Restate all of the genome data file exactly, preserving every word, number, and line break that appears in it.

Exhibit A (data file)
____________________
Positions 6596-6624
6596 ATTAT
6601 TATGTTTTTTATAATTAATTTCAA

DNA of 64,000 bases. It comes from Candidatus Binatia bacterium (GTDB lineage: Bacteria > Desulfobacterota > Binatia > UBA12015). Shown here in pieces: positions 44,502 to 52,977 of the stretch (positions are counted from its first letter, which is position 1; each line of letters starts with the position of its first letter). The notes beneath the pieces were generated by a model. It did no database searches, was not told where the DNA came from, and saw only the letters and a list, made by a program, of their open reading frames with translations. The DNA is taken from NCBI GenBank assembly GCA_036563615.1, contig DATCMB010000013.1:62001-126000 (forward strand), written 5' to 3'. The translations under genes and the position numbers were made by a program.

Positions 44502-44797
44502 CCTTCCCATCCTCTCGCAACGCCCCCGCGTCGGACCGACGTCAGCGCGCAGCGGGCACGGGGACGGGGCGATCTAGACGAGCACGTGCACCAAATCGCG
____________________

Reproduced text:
Positions 6596-6624
6596 ATTAT
6601 TATGTTTTTTATAATTAATTTCAA

DNA of 64,000 bases. It comes from Candidatus Binatia bacterium (GTDB lineage: Bacteria > Desulfobacterota > Binatia > UBA12015). Shown here in pieces: positions 44,502 to 52,977 of the stretch (positions are counted from its first letter, which is position 1; each line of letters starts with the position of its first letter). The notes beneath the pieces were generated by a model. It did no database searches, was not told where the DNA came from, and saw only the letters and a list, made by a program, of their open reading frames with translations. The DNA is taken from NCBI GenBank assembly GCA_036563615.1, contig DATCMB010000013.1:62001-126000 (forward strand), written 5' to 3'. The translations under genes and the position numbers were made by a program.

Positions 44502-44797
44502 CCTTCCCATCCTCTCGCAACGCCCCCGCGTCGGACCGACGTCAGCGCGCAGCGGGCACGGGGACGGGGCGATCTAGACGAGCACGTGCACCAAATCGCG